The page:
Lee leads, but Lefty’s not out of it
England’s Lee Westwood could on Sunday make it three European victories in a row at golf’s richest event.
After 108 starts in America since his one and only win 12 years ago Lee Westwood could on Sunday make it three European victories in a row at golf’s richest event.
The world number four, trying to follow Sergio Garcia and Henrik Stenson, goes into the final round of the £6.2million Players Championship at Sawgrass in Florida one ahead of Australian Robert Allenby.
That was the advantage he held at halfway, but it was far from smooth sailing for the Worksop 37-year-old before he handed in a two under par 70.
First American Heath Slocum moved into a two-shot lead before bogeying the 13th and 15th and horribly dumping his tee shot into the water at the near island green short 17th.
Just before that Allenby had made it a three-way tie thanks to a 14-foot eagle putt at the long 16th and a 12-footer on the dangerous next.
But Westwood – third, third and second in the last three major championships – kept his cool and with a birdie at the 523-yard 16th and two closing pars he posted a 14 under aggregate.
Allenby was round in 67 to take over as closest challenger, while one further back are Italian Francesco Molinari and two more Americans in Ben Crane and US Open champion Lucas Glover.
Westwood did not hesitate to admit that it had been a tough day for him.
“First and foremost I thought it was quite tricky out there”.
“The greens had firmed up and were glassy, which was quite a scary thing, but overall I was pleased with the day.
“I felt pretty confident all day, but I was surprised how much harder the course was.
“Obviously I’d love to win a major, but all you do is try your hardest and I have a lot of experience from what happened at the (2008) US Open, The Open last year and then The Masters.
“Once again I’m in with a chance. You don’t expect to win – you hope to win – but I do expect to play well.”
He might have to.
There is still a chance that Phil Mickelson will deny Westwood – just as he did at the Masters a month ago – and that the left-hander will take the world number one spot after 244 weeks at second.
Mickelson moved into joint 11th with a 66 and is five behind – just as Stenson was before charging through to win by four 12 months ago.
To go top of the rankings for the first time in his life Mickelson has to win and Tiger Woods has to be outside the top five.
That latter half of the equation seems a given.
A bogey-bogey finish for 71 left Woods down in 45th spot – and a young boy took the chance on receiving Mickelson’s autograph to point out the situation.
“Tiger, say so long to number one – kiss it goodbye,” he said as Woods walked by to hand in his scorecard.
Mickelson, nine behind at halfway, had earlier said: “I felt like things started to click a little bit (today) and I think I’ve got one more low round in me.
“I just hope that it will be enough, that I’ll be within striking distance.”
Thanks to what happened to Slocum he is.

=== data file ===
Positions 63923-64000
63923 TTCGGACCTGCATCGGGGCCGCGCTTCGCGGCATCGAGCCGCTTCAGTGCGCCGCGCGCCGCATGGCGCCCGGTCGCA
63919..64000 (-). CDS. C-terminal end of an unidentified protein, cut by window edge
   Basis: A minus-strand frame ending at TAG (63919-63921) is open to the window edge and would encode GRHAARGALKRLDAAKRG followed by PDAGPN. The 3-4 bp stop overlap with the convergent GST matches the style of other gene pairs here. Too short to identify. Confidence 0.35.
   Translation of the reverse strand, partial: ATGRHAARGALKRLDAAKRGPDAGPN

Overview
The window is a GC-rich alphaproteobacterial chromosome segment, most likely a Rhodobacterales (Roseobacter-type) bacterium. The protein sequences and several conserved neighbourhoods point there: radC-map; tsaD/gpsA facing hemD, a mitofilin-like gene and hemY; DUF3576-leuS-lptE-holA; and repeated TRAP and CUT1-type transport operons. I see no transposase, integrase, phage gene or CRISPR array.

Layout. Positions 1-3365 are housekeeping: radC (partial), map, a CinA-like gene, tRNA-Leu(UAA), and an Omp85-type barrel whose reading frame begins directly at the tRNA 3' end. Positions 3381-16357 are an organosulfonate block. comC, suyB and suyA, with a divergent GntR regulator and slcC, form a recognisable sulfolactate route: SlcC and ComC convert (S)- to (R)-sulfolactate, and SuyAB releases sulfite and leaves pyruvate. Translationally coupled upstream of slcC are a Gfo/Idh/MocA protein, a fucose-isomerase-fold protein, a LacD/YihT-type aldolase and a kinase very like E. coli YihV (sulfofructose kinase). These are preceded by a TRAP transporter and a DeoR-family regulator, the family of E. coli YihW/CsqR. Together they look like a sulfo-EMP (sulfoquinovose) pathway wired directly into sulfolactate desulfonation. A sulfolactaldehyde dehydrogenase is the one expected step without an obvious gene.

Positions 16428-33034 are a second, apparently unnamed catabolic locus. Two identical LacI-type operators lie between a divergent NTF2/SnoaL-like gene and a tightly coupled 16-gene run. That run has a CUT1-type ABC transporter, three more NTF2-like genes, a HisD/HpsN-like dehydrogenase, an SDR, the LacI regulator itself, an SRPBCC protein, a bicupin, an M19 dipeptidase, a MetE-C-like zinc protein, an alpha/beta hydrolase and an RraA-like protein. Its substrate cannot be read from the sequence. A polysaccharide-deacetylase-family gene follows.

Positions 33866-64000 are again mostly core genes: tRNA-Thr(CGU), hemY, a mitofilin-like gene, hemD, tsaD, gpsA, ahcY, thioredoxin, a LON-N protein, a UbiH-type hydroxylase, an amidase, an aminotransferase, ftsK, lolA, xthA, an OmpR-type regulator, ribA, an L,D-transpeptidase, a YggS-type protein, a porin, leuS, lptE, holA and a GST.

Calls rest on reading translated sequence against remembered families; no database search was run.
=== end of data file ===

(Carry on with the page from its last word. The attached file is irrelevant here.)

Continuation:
Asked about the number one ranking chase, however, he replied: “I don’t know why you keep asking about that.
“I mean, we’re right in the middle of a tournament here and that’s the last thing on my mind right now.
“I’m trying to get ready for tomorrow’s round and you keep changing the subject.”
Woods, in the meantime, had said of his round: “I felt close to putting it together, but couldn’t get a run going.”
He is dead last in driving distance for the week and on that added: “I’m trying to hit the ball low and I’m actually so steep on it that I’m popping it up.”
The Open day four: History repeating for Louis Oosthuizen?
The South African won the Claret Jug on this day in 2010 and held a one-shot lead with one round to play this year.
The Open day three: Oosthuizen on verge of history as Spieth sprints off
Jordan Spieth ran to the practice putting green after a dreadful miss at the last left him three off the lead.
Louis Oosthuizen takes narrow Open lead into final day as Jordan Spieth falters
A third round of 69 took the South African to 12 under par and a shot ahead of playing partner Collin Morikawa.
Louis Oosthuizen maintains Open lead over closest challenger Jordan Spieth
Oosthuizen held a two-shot overnight lead thanks to a championship record halfway total of 129.
Rory McIlroy plays down club-throwing incident but admits to consistency issues
The former world number one had looked to be playing himself into contention in the third round at Royal St George’s before fading away.
Rory McIlroy frustrated after squandering ideal start to third round of The Open
McIlroy made the halfway cut with just a shot to spare after consecutive rounds of 70.
Rory McIlroy climbs up leaderboard on day three of Open
The former world number one covered the front nine in 31.
Bryson DeChambeau out early on day three of the Open
DeChambeau played his last five holes in two under par on Friday to make the halfway cut on the mark of one over.
On This Day in 2011: Darren Clarke becomes the oldest Open champion since 1967
The 42-year-old was the third Northern Irishman to win a major in the space of 13 months.
The Open day three: Louis Oosthuizen bids to follow up record-breaking start
Runner-up in the last two majors, Oosthuizen added a 65 to his opening 64 for a halfway total of 129.